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Bills await governor's signature

Rep. Sherman urges markets to finalize contract with workers

September 11, 2011|By Mark Kellam, mark.kellam@latimes.com

It was a busy week at the state capitol as lawmakers scrambled to get bills to Gov. Jerry Brown’s desk before recessing on Friday until January.

One bill written by Sen. Carol Liu (D-La Cañada Flintridge) that increases protection for public safety workers recently got Brown’s signature.

The measure adds security officers and custody assistants to the state penal code for battery, allowing prosecutors to seek stiffer penalties if someone attacks them.

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“I am pleased the governor recognized the need to deter any threats against these law enforcement personnel and to increase fines and jail time for perpetrators,” Liu said in a statement.

In Los Angeles County, security officers carry firearms and perform a range of duties, including detecting and preventing acts which could cause personal injury or damage property, Liu said. For example, they operate metal detectors in court houses and patrol some community college campuses.

Security officers also maintain alarm systems and electronic surveillance equipment, as well as respond to burglar alarms, she said.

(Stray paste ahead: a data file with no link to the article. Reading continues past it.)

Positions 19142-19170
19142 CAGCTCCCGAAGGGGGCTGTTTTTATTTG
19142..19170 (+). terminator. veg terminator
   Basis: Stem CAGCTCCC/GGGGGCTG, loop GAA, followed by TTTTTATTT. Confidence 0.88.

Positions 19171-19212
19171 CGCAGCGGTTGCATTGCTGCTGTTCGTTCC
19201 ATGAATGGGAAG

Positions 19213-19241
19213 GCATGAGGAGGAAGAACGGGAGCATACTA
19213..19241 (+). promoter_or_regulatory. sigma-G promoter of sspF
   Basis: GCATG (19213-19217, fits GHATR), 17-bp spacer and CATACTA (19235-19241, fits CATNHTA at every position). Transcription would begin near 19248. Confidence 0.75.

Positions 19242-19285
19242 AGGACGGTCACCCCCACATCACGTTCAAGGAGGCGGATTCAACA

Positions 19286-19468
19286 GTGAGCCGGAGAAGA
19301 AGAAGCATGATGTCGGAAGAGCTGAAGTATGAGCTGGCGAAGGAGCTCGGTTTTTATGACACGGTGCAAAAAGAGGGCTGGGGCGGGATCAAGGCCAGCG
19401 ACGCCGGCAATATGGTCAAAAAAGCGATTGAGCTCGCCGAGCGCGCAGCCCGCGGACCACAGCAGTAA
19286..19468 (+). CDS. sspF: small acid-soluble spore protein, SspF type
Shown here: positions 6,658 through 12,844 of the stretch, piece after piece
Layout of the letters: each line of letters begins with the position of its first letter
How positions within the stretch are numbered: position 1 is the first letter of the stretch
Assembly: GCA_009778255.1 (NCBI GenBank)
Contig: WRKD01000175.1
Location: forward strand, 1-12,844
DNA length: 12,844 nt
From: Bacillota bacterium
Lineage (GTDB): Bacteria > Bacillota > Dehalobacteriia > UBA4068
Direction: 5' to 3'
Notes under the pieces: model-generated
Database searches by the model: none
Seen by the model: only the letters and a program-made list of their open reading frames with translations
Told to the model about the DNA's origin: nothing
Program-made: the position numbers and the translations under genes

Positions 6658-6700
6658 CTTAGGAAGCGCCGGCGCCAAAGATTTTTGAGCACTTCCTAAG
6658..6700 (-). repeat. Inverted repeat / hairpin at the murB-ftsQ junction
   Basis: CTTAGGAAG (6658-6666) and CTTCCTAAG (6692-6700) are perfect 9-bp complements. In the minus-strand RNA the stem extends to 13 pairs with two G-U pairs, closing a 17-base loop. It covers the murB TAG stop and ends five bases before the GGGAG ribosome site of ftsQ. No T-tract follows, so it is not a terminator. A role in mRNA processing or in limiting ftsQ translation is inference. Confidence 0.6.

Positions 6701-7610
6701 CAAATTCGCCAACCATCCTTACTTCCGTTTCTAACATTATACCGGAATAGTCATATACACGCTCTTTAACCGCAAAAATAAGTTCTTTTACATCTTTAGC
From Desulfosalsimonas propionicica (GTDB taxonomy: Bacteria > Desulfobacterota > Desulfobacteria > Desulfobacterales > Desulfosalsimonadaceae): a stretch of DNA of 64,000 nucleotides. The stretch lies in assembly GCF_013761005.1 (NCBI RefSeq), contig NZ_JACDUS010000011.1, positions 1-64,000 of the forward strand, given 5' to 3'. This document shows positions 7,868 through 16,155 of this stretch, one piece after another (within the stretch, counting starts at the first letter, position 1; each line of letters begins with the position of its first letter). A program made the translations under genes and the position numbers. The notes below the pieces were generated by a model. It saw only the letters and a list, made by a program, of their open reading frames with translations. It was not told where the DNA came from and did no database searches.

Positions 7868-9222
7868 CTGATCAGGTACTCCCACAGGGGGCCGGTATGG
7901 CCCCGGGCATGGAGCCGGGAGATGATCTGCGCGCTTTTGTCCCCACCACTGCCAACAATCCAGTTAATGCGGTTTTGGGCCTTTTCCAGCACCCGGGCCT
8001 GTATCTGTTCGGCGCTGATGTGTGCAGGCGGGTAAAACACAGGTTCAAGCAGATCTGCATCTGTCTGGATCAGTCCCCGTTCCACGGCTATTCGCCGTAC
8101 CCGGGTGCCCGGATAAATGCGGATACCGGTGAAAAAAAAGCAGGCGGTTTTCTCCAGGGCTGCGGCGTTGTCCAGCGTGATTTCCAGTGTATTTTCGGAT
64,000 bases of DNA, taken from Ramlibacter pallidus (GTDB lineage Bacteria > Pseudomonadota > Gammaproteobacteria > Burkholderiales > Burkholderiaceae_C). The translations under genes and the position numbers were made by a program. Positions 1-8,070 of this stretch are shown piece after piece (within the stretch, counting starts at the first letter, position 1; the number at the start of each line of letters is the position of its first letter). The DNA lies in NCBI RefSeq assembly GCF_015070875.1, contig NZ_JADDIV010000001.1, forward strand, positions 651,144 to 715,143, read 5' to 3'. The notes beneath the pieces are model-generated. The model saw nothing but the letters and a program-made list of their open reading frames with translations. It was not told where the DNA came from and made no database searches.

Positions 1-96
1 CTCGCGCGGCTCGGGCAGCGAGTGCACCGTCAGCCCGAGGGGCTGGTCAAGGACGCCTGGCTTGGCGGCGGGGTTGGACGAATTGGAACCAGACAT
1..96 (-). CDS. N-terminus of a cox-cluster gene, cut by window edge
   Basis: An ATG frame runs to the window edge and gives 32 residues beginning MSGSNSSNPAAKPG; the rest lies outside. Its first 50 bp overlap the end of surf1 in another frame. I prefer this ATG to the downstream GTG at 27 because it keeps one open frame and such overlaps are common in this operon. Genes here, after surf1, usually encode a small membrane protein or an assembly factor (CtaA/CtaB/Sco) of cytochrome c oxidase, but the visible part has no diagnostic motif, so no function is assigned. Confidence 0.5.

Criminals convicted of battery in California can be punished with up to six months in jail, a $1,000 fine or both.

A bill that prohibits cities and counties from enacting bans on male circumcision also is on its way to Brown’s desk.

The legislation, written by Assemblyman Mike Gatto (D-Silver Lake), passed the state Assembly unanimously on Tuesday. The Senate unanimously passed the measure on Aug. 30.

Gatto wrote the bill in response to an effort to ban circumcision of males under 18 in San Francisco.

For Jews and Muslims, circumcision is a sacred rite. A measure banning circumcision was to have been placed on the November ballot in San Francisco. However, the initiative was dismissed in July by a judge who found the ban violates an existing California law that preempts cities from regulating medical procedures.

“To enact an outright ban on an expression of personal, medical, and religious freedom is an affront to me and a majority of Californians,” Gatto said in a statement.”Such municipal measures are an improper, frivolous use of the initiative process, and would result in a confusing patchwork of regulations across the state that would leave many Californians feeling unwelcome in certain cities.”

Rep. Brad Sherman (D-Sherman Oaks) has introduced similar legislation at the federal level.

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